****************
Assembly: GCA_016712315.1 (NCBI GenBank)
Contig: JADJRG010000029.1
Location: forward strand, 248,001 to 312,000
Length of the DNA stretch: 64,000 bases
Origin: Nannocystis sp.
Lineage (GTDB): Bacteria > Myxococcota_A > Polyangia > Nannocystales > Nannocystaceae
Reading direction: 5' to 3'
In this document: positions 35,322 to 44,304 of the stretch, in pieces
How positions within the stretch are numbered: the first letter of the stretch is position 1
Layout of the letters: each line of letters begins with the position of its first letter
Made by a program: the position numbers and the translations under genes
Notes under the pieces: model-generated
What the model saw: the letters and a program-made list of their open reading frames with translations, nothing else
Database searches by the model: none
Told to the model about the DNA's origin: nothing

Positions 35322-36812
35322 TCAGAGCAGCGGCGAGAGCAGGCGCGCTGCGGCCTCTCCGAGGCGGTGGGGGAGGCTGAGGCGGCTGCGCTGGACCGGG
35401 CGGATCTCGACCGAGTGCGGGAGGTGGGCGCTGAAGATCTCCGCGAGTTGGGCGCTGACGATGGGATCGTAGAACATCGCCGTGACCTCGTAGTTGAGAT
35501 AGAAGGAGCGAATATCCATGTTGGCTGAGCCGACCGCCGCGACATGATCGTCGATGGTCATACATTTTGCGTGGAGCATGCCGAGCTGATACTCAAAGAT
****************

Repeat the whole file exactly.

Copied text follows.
Assembly: GCA_016712315.1 (NCBI GenBank)
Contig: JADJRG010000029.1
Location: forward strand, 248,001 to 312,000
Length of the DNA stretch: 64,000 bases
Origin: Nannocystis sp.
Lineage (GTDB): Bacteria > Myxococcota_A > Polyangia > Nannocystales > Nannocystaceae
Reading direction: 5' to 3'
In this document: positions 35,322 to 44,304 of the stretch, in pieces
How positions within the stretch are numbered: the first letter of the stretch is position 1
Layout of the letters: each line of letters begins with the position of its first letter
Made by a program: the position numbers and the translations under genes
Notes under the pieces: model-generated
What the model saw: the letters and a program-made list of their open reading frames with translations, nothing else
Database searches by the model: none
Told to the model about the DNA's origin: nothing

Positions 35322-36812
35322 TCAGAGCAGCGGCGAGAGCAGGCGCGCTGCGGCCTCTCCGAGGCGGTGGGGGAGGCTGAGGCGGCTGCGCTGGACCGGG
35401 CGGATCTCGACCGAGTGCGGGAGGTGGGCGCTGAAGATCTCCGCGAGTTGGGCGCTGACGATGGGATCGTAGAACATCGCCGTGACCTCGTAGTTGAGAT
35501 AGAAGGAGCGAATATCCATGTTGGCTGAGCCGACCGCCGCGACATGATCGTCGATGGTCATACATTTTGCGTGGAGCATGCCGAGCTGATACTCAAAGAT